SC gives green light for Bongbong protest

Evelyn Macairan (The Philippine Star) - February 17, 2017 - 12:00am

MANILA, Philippines - The Supreme Court (SC) has allowed the electoral protest of former senator Ferdinand Marcos Jr. against Vice President Leni Robredo to proceed, rejecting her plea to have the case dismissed for lack of jurisdiction.

The SC, convened as the Presidential Electoral Tribunal (PET), said it has jurisdiction over the case as mandated by the Constitution.

In questioning PET jurisdiction over the electoral protest, Robredo said the matter should have been raised before Congress when it was still acting as the National Board of Canvassers.

Robredo had also sought the dismissal of the case for “being insufficient in form and substance.” She also cited failure of the Marcos camp to specify in detail her questionable acts or omissions.

But the PET pointed out that under Article VII, Section 4 of the Constitution pertaining to PET rules, “the tribunal shall be the sole judge of all contests relating to the election, returns and qualifications of the President or Vice President of the Philippines.”

In an eight-page resolution dated Jan. 24 but released only yesterday, the PET ruled that the sufficiency in form and substance of Marcos’ election protest is beyond question.

“On the matter of the sufficiency of the protest, the same [is] already beyond dispute. With the issuance of the summons, the Tribunal has found the protest to be sufficient in form and substance,” the ruling read.

“The protest contained narrations of ultimate facts on the alleged irregularities and anomalies in the contested clustered precincts, which the protestant needs to prove in due time,” the PET ruled.

Marcos filed the case last June 29 to contest the result of the vice presidential race allegedly won by Robredo through cheating. Marcos lost to Robredo by over 260,000 votes.

He asked the PET to annul about a million votes cast in Lanao del Sur, Basilan and Maguindanao. Robredo filed her response last August seeking the dismissal of the protest.

“We are hoping that with this resolution, there will be an end to all these delays and we can finally move forward. There is a need to ferret out the truth as to what really transpired during the vice presidential race last May,” Marcos spokesman Victor Rodriguez said. “We just want the truth to come out. It’s that simple.”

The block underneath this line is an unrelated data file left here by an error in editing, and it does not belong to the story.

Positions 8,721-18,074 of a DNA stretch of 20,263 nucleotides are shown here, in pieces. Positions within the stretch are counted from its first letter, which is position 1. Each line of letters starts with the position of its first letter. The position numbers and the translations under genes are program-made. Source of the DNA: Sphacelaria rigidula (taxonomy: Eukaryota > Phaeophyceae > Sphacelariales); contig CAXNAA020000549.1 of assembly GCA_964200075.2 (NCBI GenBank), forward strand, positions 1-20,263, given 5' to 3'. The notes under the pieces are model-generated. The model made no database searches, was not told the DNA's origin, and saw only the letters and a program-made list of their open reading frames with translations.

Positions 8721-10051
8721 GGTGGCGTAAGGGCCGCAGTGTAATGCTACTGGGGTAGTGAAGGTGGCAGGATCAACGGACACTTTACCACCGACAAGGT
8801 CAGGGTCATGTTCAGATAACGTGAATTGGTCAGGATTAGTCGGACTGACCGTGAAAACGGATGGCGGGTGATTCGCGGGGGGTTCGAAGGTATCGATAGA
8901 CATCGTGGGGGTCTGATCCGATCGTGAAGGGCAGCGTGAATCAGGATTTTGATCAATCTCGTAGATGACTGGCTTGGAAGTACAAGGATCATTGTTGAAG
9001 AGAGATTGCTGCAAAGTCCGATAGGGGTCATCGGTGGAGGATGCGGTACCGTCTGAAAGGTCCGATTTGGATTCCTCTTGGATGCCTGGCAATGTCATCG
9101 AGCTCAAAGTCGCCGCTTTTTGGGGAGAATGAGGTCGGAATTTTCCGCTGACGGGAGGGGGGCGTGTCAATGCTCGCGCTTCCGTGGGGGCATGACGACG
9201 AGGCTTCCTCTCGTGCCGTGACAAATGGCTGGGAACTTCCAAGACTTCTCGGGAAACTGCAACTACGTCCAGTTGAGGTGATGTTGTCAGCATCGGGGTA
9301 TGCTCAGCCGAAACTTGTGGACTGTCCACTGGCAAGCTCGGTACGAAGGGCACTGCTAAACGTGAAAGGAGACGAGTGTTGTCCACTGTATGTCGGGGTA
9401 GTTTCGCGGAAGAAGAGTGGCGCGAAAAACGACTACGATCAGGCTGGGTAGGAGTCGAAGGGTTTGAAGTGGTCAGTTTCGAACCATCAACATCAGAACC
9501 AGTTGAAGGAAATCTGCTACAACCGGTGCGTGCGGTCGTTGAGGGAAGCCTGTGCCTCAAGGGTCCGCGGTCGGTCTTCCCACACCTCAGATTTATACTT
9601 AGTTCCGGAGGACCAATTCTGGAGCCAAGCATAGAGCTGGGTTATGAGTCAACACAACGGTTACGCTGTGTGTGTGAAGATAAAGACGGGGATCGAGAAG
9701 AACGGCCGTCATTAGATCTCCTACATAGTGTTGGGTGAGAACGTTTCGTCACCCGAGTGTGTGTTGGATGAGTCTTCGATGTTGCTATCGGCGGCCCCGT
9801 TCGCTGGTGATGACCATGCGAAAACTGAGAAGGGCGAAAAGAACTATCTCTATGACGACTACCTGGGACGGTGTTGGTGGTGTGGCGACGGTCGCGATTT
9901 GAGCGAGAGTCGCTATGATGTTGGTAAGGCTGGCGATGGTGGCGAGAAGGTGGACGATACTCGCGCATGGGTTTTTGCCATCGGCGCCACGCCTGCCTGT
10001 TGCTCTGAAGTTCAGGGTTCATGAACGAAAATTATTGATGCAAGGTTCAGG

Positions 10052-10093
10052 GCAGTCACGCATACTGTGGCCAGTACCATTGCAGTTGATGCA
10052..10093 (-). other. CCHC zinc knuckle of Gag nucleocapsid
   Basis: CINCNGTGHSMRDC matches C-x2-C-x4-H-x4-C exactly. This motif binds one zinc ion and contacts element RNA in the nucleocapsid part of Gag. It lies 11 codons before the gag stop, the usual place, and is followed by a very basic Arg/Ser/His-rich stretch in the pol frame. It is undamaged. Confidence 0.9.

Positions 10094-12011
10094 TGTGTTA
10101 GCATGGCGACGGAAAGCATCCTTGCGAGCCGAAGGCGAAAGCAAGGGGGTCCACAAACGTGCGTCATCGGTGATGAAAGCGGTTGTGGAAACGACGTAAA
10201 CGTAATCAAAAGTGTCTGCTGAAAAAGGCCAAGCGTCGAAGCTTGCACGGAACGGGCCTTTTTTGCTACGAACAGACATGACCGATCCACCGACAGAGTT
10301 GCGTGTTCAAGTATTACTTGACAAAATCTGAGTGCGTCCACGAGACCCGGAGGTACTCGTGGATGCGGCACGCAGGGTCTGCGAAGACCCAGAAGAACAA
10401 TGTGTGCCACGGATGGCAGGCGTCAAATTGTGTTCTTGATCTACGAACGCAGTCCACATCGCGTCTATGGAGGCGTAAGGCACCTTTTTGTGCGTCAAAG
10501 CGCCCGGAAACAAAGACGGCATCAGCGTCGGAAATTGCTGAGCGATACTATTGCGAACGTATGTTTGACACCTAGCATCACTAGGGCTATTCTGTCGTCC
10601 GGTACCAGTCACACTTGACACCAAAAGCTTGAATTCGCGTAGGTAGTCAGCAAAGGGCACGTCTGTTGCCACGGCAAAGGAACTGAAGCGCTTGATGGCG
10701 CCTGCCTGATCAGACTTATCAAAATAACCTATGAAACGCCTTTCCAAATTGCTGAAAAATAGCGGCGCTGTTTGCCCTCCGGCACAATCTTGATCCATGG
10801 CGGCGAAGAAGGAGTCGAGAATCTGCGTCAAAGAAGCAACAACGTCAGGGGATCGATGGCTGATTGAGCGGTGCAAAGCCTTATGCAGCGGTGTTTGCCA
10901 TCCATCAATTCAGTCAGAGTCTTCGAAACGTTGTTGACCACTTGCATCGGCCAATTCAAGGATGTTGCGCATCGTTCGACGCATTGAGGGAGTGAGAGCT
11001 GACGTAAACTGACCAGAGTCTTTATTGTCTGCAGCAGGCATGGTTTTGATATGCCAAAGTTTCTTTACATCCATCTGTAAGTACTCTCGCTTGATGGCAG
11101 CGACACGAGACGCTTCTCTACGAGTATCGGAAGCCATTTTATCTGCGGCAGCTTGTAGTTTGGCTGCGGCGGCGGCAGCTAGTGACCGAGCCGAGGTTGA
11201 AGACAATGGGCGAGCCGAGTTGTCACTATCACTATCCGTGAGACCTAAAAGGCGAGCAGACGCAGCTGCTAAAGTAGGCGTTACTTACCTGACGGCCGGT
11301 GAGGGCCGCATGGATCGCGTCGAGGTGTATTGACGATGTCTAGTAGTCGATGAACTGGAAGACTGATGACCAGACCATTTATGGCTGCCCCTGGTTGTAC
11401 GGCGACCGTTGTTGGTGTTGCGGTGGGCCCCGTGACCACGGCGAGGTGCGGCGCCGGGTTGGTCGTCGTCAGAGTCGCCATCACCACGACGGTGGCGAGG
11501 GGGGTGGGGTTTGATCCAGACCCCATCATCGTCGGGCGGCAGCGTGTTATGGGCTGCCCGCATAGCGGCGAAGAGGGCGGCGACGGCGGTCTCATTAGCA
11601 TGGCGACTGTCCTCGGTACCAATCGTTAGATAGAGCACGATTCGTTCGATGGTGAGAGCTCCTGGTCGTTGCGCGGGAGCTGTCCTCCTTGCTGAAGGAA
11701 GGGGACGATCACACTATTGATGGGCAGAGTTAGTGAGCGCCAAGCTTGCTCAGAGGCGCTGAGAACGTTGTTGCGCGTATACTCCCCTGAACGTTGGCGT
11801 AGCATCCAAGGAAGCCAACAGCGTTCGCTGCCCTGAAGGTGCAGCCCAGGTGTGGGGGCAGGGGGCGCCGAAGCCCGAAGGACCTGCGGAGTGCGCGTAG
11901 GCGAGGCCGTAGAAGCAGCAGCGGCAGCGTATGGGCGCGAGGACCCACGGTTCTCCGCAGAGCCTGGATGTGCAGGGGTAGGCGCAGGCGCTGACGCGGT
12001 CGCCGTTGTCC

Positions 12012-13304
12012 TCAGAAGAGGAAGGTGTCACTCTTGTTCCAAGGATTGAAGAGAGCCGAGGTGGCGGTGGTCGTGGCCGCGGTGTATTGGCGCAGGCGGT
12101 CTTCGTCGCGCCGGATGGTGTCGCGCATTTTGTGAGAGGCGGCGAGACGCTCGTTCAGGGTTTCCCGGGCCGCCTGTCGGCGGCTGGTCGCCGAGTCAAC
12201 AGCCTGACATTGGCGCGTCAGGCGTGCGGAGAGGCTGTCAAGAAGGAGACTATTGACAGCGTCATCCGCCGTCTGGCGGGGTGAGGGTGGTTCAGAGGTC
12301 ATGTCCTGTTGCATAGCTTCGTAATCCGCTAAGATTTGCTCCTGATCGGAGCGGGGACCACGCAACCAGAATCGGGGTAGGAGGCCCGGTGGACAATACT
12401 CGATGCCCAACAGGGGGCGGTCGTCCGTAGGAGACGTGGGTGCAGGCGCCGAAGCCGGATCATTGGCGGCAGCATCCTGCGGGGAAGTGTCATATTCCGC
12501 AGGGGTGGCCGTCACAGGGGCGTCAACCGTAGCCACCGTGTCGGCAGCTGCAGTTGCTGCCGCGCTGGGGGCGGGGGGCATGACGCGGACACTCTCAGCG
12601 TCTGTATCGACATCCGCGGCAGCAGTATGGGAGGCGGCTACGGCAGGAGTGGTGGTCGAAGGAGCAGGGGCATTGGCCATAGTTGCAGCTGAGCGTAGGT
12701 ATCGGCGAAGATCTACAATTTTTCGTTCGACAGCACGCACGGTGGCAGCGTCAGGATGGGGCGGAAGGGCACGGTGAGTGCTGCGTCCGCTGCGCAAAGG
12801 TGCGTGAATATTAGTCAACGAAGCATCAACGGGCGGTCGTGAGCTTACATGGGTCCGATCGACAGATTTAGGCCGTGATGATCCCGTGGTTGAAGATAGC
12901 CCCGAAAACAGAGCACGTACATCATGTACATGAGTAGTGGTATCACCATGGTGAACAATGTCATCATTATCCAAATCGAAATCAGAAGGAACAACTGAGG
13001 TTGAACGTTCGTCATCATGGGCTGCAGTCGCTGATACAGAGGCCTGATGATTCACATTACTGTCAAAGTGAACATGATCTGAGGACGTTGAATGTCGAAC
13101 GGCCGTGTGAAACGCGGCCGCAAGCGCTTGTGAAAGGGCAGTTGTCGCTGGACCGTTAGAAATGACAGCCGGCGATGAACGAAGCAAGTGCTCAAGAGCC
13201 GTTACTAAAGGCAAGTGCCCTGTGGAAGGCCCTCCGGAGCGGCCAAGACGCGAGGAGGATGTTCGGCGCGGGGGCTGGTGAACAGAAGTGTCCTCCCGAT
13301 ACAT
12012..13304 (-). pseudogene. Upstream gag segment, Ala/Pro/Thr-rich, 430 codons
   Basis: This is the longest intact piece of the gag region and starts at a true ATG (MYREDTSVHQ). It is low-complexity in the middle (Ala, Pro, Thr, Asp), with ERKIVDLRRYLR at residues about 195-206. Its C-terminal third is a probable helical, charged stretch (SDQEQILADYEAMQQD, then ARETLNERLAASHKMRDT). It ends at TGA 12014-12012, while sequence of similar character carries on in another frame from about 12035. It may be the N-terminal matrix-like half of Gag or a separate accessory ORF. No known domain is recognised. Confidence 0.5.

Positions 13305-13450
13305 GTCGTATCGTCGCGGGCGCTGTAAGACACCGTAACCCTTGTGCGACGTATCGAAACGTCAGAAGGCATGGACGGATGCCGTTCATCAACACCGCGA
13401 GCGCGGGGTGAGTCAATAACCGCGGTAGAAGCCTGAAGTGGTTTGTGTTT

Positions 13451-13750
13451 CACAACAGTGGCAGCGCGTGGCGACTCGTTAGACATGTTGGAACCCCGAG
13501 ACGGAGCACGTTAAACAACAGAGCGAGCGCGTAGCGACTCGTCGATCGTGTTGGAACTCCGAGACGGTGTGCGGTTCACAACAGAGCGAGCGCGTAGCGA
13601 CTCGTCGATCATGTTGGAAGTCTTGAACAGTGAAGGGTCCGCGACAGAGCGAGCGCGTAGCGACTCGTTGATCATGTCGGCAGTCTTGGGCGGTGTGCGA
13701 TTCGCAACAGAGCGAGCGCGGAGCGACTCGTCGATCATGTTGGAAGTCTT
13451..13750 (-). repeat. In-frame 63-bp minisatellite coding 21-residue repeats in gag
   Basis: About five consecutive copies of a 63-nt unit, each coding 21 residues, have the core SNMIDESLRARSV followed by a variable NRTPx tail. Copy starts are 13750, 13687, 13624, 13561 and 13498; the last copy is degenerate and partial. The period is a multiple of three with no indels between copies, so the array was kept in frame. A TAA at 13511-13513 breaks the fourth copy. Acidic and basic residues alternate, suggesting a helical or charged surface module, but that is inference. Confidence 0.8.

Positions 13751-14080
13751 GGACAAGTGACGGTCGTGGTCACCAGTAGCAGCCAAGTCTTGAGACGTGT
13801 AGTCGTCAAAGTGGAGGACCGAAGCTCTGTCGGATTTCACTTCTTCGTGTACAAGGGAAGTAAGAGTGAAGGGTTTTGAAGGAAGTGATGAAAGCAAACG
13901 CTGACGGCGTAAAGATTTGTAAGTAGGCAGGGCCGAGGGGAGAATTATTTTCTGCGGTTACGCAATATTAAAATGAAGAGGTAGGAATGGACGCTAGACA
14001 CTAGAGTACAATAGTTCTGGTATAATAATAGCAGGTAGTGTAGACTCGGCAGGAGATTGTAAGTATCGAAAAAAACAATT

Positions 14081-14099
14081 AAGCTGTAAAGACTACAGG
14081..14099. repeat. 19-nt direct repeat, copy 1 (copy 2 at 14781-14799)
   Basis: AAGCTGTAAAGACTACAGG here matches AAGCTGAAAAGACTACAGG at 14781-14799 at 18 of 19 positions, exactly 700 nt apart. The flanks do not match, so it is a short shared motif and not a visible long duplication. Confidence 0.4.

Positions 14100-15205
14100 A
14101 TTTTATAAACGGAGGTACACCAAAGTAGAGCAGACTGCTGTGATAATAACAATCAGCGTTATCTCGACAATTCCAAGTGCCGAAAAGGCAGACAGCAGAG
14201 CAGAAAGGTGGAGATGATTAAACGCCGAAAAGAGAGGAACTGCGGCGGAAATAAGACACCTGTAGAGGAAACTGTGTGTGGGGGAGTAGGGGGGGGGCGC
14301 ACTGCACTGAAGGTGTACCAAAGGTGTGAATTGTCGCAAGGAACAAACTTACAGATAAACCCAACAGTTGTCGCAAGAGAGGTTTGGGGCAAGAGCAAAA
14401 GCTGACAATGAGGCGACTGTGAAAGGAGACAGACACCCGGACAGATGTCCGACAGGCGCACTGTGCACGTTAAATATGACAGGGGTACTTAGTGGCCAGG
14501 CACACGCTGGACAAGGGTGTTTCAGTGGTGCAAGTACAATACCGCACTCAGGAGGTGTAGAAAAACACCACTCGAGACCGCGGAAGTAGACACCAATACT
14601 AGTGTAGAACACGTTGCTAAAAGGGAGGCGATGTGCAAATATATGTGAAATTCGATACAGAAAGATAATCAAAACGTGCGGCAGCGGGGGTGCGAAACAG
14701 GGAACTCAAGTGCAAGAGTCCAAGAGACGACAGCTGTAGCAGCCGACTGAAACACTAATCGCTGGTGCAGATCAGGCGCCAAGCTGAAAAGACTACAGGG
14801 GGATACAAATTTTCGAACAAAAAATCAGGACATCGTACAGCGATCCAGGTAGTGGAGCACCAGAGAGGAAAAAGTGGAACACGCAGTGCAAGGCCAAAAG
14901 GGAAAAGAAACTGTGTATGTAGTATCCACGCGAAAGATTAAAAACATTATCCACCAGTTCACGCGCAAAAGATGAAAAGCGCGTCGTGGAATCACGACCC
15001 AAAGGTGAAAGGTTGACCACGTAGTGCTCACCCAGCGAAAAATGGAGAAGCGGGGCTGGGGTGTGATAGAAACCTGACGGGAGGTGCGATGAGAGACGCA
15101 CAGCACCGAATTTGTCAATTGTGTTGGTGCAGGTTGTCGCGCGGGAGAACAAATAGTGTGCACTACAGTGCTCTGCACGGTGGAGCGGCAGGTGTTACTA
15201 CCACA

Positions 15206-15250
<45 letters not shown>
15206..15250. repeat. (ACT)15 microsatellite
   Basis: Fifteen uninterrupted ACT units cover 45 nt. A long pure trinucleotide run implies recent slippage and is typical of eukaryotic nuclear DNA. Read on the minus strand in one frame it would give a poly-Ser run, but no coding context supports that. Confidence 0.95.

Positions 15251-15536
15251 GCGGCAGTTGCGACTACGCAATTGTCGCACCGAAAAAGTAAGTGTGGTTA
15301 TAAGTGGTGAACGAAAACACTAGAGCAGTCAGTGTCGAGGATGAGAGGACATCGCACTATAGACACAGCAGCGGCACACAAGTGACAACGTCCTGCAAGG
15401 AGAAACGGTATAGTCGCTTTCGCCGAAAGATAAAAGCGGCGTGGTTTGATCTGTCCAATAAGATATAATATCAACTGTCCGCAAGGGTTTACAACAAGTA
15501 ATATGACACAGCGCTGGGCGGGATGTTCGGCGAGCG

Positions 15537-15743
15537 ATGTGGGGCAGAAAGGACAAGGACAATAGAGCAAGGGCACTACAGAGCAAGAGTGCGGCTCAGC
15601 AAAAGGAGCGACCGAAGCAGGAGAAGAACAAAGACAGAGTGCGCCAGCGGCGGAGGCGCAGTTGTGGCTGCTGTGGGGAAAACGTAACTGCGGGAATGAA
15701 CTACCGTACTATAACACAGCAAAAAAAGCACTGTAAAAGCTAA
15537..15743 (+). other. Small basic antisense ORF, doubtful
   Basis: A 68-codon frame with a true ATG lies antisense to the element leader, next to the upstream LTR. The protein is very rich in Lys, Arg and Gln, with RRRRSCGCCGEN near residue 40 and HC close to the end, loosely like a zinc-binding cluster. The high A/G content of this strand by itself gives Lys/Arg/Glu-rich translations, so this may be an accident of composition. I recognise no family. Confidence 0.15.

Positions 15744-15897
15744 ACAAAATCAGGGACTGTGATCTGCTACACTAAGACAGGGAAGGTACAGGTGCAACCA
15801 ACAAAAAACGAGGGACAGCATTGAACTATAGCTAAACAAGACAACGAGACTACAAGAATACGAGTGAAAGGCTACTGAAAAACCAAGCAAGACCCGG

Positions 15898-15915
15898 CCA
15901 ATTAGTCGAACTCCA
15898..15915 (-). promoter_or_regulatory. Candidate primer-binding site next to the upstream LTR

Robredo’s camp brushed aside the PET ruling, saying it’s part of procedure.

Her lawyer Romulo Macalintal said the ruling does not prove Marcos’ allegations that last year’s automated election was rigged.

“It only means that the PET will proceed with the case. It does not in any way reflect the validity or merits of any allegation of fraud or irregularity contesting the proclamation of Vice President Leni Robredo,” Macalintal said.

“The case would still go through the usual tedious and lengthy process of revision and recount of the ballots. The ballot boxes and their contents would be retrieved from various provinces to be brought to the PET for the recount,” he added. He said PET simply declared the complaint of Marcos sufficient in form and in substance.

“It should be emphasized that the purpose of assailing the substance of Marcos’ protest is to verify its compliance with the strict requirements of the rules as applied by the Supreme Court in various election protest,” Macalintal said.

“Our aim is to expedite an early resolution of the case in order to avoid further speculations on its status,” he stressed.

Sen. Francis Pangilinan said the PET decision was a big disappointment. Pangilinan is president of the LP, which is chaired by Robredo.

He lamented that despite a sound counter-protest by Robredo, PET emphasized the “sufficiency” of Marcos’ protest and it’s “already beyond dispute.”

“However, we wonder how the protest was found to be sufficient in form and substance when, until now, no discrepancy in the election results have been presented?” Pangilinan said in a statement.

He said there appears to be “a disconnect between the supposed sufficiency in substance and the blatant lack of evidence to support their claims.”

He appealed to the PET to exercise the highest discretion in making decisions as any mistake or misjudgment could affect the integrity of the “greatest exercise of democracy,” which is the election.

The senator also urged Filipinos to remain vigilant and steadfast in protecting and supporting Robredo.

Not bothered

Meanwhile, Interior and Local Government Secretary Ismael Sueno said he is not bothered by reports that Marcos would eventually replace him.

Sueno said he has been going around the country to disseminate information about President Duterte’s anti-poverty programs and his plan to shift to federalism.

“We serve at the pleasure of the President. It is within his power, wisdom and discretion to appoint members of his Cabinet,” Sueno added.

“With the information being floated about the change at the helm of DILG, I take no offense whatsoever. It is business as usual for me as I dispense my duties and functions, with the blessings of President Duterte,” he explained.

Marcos was reportedly set to return to the political scene soon as the new DILG secretary.

Duterte is reportedly making preparations for Marcos’ entry into the Cabinet after the year-long ban on appointing losing candidates in the May 2016 elections.

As interior secretary, Marcos is expected to wield tremendous influence over local politicians as the DILG has jurisdiction over the Philippine National Police, Bureau of Fire Protection and Bureau of Jail Management. - With Janvic Mateo, Paolo Romero, Marvin Sy, Cecille Suerte Felipe, Perseus Echeminada

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